Integration is largely dismissed by those interested in purchasing software these days. Quotes like “don’t worry, we’ll make it happen” or “oh, it’ll all come together in the end” are heard in meetings as everyone rushes to sign the vendor’s contracts before the end of the fiscal year. Unfortunately, six months later the same people are saying “the vendors weren’t upfront in their demos with us!” and “I don’t understand what’s so difficult about all this, why can’t they just make it work!”.
If you’ve ever integrated different systems together, you know that integration is where the rubber meets the road so to speak. From a technical perspective, I’m not a fan of bolting two (or more) different systems onto each other and forcing them to talk to one another. However, many times it has to be done and if that’s the case, it needs to be planned accordingly. The best way I can explain an integration effort is this:
System 1, a.k.a. “Worf”: A Klingon who hails from the planet Kronos. Worf has been characterized as a “swarthy humanoid”, doesn’t like cold weather and enjoys a bloody battle. Speaks Klingon.
System 2 a.k.a. “Enel”: An Elf who hails from Valinor in Middle-earth. Wise and immortal, Enel is a skilled hunter and has pledged to preserve the world. Speaks Elvish.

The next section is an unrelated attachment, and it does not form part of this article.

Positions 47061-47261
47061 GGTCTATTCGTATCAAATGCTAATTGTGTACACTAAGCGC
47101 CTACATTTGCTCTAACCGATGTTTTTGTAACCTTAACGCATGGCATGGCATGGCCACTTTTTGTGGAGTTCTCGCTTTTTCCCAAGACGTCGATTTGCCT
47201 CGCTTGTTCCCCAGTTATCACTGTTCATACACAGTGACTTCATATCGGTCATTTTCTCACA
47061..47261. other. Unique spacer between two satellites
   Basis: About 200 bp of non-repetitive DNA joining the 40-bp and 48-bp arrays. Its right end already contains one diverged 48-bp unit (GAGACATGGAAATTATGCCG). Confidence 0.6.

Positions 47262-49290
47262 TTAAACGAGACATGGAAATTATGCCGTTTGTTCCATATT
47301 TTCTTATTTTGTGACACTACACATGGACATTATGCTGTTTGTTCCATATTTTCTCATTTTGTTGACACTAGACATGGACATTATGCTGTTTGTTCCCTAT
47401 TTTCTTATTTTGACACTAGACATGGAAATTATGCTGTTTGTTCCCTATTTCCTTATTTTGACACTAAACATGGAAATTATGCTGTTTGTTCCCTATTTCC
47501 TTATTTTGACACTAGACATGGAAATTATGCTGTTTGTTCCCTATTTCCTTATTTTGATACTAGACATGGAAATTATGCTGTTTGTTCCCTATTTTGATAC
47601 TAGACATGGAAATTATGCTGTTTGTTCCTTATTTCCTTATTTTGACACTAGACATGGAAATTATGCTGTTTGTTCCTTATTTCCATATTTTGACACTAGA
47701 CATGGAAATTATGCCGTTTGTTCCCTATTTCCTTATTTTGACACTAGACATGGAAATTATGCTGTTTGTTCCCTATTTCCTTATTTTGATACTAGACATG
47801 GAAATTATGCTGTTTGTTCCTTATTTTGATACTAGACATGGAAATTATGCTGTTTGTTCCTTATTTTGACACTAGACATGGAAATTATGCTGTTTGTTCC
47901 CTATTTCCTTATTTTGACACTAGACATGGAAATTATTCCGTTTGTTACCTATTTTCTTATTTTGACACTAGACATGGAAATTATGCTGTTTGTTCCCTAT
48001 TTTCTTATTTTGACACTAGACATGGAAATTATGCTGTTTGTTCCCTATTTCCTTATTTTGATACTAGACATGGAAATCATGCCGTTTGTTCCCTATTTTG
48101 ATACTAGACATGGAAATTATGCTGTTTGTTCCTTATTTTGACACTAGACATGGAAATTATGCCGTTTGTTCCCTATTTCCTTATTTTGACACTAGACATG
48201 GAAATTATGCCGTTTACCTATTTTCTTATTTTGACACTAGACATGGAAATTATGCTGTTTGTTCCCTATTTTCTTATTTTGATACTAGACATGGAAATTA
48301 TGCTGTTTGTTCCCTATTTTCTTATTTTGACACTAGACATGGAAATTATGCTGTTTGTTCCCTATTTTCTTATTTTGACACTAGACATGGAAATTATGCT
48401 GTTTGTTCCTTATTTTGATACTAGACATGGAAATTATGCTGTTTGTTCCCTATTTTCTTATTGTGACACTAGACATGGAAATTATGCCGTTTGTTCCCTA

Worf and Enel couldn’t be more different. In fact, they’re completely different in every way imaginable. So, how the heck do you make them talk to one another? Hire an interpreter (i.e. 3rd party software tool) to assist in the language barrier? What similarities does Worf have that Enel can understand (i.e. temporary tables)? What symbol of understanding can be passed between them (i.e. Web Services or APIs)?
To ensure that the Klingons don’t invade the Elven continent of Middle-earth and destroy an ancient civilization, it’s important that you get your Supreme Council in a room (i.e. project stakeholders) along with your Trusted Advisors (i.e. IT architects, etc.) and determine the best way (or ways) for Worf and Enel to communicate with one another before you join their people together as a nation. Otherwise, prepare for Worf’s battle cruiser to enter Middle-earth airspace and it won’t be pretty.